Tooth whitening (bleaching) is a safe and successful procedure as long as the recommended materials and clinical protocols for use are adhered to. The currently recommended products contain 10% carbamide peroxide which releases 3.5% hydrogen peroxide. The maximum permitted 21% carbamide peroxide releases 7% hydrogen peroxide.
Until a recent EU Directive limiting bleaching to dental professionals, the prescribing of whitening products was completely unregulated with no controls on the agents used or the amount of peroxide they contained (up to 35%).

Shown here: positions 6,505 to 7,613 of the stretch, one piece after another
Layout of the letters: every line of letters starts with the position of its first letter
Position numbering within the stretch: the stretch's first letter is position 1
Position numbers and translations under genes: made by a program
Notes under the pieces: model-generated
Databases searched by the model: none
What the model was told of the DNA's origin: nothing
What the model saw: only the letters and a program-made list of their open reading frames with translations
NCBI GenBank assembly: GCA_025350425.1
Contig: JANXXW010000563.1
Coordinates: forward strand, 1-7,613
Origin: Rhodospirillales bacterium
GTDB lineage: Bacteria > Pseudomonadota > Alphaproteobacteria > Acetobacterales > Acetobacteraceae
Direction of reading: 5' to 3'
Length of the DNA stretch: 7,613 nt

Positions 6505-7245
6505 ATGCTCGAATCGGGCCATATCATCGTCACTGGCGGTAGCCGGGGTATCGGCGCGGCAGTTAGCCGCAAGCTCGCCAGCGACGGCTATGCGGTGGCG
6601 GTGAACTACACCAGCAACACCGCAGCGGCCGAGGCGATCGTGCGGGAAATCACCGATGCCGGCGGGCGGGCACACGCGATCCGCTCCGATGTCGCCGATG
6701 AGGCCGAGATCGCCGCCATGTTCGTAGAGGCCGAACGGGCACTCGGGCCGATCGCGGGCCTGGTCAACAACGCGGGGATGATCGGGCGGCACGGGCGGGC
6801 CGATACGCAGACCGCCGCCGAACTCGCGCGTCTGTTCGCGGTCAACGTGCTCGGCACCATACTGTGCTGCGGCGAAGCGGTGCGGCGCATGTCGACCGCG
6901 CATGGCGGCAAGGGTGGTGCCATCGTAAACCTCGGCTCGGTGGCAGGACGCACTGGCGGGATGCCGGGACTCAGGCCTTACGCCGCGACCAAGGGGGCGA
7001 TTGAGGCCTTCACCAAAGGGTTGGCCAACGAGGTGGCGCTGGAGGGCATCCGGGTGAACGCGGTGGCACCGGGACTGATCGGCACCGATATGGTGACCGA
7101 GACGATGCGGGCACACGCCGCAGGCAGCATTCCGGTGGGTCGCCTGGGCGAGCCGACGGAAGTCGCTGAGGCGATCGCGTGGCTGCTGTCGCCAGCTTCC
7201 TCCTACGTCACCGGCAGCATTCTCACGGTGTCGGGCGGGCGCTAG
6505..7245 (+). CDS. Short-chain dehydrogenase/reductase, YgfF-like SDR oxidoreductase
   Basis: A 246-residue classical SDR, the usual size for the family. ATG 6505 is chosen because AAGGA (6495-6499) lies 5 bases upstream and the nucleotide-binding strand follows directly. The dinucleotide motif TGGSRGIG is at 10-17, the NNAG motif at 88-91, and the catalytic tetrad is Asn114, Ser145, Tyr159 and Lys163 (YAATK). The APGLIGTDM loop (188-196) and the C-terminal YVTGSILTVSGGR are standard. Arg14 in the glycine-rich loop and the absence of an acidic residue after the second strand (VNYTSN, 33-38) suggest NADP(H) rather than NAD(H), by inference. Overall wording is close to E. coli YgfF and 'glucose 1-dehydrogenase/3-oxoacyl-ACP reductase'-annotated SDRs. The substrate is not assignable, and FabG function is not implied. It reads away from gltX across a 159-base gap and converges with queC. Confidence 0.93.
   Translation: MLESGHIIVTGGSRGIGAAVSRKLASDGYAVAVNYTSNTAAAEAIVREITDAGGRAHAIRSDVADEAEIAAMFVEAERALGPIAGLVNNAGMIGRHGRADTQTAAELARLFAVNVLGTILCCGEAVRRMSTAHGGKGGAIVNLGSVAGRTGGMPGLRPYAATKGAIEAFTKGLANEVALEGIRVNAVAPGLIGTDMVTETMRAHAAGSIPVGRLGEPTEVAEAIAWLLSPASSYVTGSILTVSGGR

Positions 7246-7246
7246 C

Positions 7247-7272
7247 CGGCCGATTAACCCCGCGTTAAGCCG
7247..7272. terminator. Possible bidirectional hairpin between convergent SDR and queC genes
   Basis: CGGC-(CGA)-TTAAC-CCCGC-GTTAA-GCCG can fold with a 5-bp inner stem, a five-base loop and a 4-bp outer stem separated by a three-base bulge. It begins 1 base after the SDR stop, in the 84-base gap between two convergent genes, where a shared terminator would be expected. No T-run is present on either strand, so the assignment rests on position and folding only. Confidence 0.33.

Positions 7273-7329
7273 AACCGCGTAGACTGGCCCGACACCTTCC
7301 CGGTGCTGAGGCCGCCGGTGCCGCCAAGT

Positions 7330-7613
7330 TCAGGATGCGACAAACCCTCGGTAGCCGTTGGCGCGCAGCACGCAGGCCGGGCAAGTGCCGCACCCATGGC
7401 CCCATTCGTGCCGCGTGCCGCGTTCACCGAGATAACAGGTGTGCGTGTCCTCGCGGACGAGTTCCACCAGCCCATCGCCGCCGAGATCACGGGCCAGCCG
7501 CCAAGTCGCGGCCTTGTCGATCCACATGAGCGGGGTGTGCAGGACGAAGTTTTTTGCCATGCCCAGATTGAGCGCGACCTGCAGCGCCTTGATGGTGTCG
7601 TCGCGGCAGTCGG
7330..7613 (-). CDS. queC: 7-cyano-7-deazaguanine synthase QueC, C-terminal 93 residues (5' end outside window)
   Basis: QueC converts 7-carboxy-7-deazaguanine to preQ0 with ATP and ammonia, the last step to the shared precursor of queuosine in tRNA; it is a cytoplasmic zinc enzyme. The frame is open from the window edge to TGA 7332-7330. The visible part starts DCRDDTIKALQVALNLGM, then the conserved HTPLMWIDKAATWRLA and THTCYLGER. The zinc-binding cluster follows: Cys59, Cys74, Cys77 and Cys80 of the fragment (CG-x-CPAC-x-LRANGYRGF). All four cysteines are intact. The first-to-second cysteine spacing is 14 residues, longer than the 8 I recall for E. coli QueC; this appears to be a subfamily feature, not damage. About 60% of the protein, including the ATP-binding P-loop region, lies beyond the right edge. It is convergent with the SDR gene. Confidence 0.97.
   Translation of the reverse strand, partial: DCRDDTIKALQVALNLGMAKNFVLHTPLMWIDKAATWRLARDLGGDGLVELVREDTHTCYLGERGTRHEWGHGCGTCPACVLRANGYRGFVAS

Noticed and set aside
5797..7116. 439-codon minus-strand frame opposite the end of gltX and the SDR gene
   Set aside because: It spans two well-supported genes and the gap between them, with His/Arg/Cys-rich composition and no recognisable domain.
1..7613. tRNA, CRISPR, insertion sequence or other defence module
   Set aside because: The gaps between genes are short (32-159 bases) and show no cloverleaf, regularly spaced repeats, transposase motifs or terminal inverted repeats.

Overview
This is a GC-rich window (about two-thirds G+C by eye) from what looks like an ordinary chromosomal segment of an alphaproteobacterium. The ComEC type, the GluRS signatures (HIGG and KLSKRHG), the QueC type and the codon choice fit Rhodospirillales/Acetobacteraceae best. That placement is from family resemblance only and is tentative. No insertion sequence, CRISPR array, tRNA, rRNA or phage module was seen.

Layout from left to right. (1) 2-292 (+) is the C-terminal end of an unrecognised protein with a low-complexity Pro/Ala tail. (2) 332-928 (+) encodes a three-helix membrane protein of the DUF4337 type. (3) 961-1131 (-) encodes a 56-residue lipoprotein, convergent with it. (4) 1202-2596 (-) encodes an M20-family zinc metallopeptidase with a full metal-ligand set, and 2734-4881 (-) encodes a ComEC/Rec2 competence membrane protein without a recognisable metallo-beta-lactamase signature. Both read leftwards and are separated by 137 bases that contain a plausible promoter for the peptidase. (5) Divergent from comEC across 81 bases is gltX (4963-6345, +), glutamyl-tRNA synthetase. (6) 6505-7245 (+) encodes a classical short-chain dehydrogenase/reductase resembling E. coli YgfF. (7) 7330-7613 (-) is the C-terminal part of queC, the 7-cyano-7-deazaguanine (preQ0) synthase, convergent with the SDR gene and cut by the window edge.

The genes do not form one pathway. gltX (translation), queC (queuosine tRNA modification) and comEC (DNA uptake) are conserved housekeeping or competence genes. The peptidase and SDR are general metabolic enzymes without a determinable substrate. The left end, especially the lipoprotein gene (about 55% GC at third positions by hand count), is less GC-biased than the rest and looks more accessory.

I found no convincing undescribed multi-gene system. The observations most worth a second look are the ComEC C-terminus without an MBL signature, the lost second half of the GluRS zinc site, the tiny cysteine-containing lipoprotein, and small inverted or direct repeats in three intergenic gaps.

This resulted in significant problems with tooth hypersensitivity as well as often indifferent results. Some sensitivity may still be experienced with 10% carbamide peroxide but it is usually mild and transient.
There is no evidence that the hardness and abrasion resistance of teeth is affected by peroxide-containing tooth bleaching products. The dental pulp (nerve) does not appear to suffer any irreversible damage and there appear to be no adverse effects on the adjacent gum tissues.
While not causing harm, there is no evidence from any randomized, controlled, double blind, independent clinical trials that the use of bleaching “laser”lights during (in-office, chairside) whitening techniques increases the longevity or effectiveness of bleaching